Some Kansas cities and the Libertarian Party are locked in a dispute, as you may know, over whether cities can legally prohibit people from openly carrying loaded weapons in public places. The party says an open-carry ban would violate both the U.S. and Kansas constitutions and state law.
By DAVE HELLING
The Kansas City Star
They may be right on the law, but the constitutional picture is cloudier. Lets see why.
Kansas has guaranteed an individual the right to possess weapons since its founding more than 150 years ago. The states original constitution included this: The people have the right to bear arms for their peace and security.
Curiously, however, late 19th century Kansans interpreted that language rather loosely. Dodge City, Wichita, and Abilene openly restricted firearms possession, and in 1905 the Kansas Supreme Court upheld a Salina gun control law by finding no individual right to carry a weapon.
It was the safety and security of society that was being considered when this provision was put into our constitution, the court ruled.
Winds blow and laws change, of course. In 2010, Kansas voters amended their constitution to more firmly create an individual right to bear arms, and the same year the U.S. Supreme Court said the U.S. Constitution contains a similar guarantee.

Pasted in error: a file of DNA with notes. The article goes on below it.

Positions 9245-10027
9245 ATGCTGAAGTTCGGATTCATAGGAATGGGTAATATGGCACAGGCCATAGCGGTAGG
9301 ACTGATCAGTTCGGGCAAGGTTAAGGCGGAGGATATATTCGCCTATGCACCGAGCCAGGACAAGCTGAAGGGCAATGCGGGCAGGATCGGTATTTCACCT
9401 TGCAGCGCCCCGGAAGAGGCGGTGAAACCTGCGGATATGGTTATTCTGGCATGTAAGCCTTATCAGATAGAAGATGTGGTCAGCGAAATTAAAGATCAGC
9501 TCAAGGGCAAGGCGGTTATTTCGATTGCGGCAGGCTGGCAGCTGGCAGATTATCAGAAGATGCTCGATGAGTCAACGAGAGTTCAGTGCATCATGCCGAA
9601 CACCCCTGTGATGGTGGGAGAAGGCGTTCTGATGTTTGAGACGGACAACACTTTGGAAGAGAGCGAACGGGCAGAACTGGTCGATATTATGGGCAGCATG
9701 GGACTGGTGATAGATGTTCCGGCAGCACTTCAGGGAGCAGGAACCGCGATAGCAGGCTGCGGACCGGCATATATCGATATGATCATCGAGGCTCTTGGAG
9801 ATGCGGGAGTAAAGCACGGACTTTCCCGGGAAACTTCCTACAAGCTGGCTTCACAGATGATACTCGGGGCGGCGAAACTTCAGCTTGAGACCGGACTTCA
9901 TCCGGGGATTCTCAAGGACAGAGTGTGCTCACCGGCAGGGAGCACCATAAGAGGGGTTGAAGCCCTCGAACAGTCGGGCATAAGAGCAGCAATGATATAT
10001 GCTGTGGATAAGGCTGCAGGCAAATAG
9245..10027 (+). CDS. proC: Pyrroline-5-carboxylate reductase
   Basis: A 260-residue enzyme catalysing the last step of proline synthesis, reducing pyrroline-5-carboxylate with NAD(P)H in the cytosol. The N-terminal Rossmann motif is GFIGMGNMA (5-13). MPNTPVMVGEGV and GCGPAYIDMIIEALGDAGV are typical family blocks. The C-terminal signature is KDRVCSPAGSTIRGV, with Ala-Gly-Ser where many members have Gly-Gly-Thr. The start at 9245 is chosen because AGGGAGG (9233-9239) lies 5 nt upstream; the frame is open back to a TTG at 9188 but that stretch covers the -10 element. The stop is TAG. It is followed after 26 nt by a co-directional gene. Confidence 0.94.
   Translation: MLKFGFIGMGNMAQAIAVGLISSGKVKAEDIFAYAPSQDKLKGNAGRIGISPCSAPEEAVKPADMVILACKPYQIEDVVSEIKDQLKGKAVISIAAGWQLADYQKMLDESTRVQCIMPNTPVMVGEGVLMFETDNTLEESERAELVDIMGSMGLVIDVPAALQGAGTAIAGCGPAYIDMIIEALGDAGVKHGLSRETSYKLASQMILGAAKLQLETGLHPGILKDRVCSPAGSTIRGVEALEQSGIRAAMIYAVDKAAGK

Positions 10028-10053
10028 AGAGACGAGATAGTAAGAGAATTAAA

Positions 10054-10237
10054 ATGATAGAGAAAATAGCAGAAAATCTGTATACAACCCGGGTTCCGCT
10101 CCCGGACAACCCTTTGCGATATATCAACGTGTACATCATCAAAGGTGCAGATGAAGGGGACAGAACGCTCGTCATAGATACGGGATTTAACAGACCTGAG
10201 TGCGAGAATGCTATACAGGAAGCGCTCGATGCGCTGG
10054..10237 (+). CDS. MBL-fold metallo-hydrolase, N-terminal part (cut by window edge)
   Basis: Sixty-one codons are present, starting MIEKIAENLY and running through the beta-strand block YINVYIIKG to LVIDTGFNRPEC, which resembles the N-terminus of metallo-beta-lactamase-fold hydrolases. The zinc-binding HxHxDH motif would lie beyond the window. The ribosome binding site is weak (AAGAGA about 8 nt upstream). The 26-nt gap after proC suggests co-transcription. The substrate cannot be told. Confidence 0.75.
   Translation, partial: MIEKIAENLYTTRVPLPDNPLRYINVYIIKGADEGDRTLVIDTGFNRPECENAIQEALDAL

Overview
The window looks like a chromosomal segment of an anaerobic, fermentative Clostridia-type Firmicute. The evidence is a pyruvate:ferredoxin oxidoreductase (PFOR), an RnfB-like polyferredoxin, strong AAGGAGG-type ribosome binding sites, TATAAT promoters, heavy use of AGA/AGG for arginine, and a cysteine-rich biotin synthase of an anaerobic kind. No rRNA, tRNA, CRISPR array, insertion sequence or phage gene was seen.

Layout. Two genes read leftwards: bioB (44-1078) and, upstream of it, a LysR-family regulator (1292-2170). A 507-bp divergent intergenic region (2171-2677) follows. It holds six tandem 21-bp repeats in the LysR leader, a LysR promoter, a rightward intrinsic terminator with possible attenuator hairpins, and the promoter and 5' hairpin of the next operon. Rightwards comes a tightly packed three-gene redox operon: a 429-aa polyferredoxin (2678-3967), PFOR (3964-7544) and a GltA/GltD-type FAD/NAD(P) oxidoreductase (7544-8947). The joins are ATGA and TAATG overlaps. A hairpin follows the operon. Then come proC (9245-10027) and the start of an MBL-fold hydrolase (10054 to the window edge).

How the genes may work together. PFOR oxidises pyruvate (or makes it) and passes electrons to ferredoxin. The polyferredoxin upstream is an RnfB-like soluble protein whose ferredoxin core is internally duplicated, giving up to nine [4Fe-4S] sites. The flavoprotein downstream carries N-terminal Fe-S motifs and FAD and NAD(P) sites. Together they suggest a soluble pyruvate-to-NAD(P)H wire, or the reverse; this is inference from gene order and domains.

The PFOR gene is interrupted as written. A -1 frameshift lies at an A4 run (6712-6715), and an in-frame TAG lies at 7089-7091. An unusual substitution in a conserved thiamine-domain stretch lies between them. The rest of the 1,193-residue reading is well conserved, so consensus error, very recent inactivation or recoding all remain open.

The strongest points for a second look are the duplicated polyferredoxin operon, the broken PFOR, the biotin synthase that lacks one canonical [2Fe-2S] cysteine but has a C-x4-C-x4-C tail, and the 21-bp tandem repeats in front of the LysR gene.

But conservative Justice Antonin Scalia, writing for the majority, made a crucial point: No fundamental right not even the First Amendment is absolute, he wrote.
Exactly. I cant knowingly lie about you in the newspaper, despite the guarantee of a free press, or shout fire in a crowded theater even though I enjoy free speech.
In fact, virtually every freedom protected in the Constitution religion, assembly, trial by jury, self-incrimination, search and seizure involves some restrictions.
The same logic applies to gun rights. There is an individual right to own and carry a weapon, but it isnt absolute.
The real debate is over the Kansas gun law, not the two constitutions. And all sides agree Kansas law allows cities and counties to regulate the manner in which loaded guns are openly carried, even if they cant be completely banned.
So heres an idea: Cities worried about open weapons should require loaded gun-carriers to use holsters the public can clearly see. Im thinking holsters dyed in blaze orange or fluorescent yellow.
Brightly-colored holsters would allow the public to immediately know, at a safe distance, whos carrying a loaded weapon. And gun rights advocates couldnt object, because their weapons arent meant to be concealed. The color of the holster wouldnt affect the weapons operation, and Kansas law already requires deer hunters to wear orange. For safety.
Sounds like a plan the burghers in Dodge City might recognize, and the rest of Kansas, too.
To reach Dave Helling, call 816-234-4656 or send email to firstname.lastname@example.org.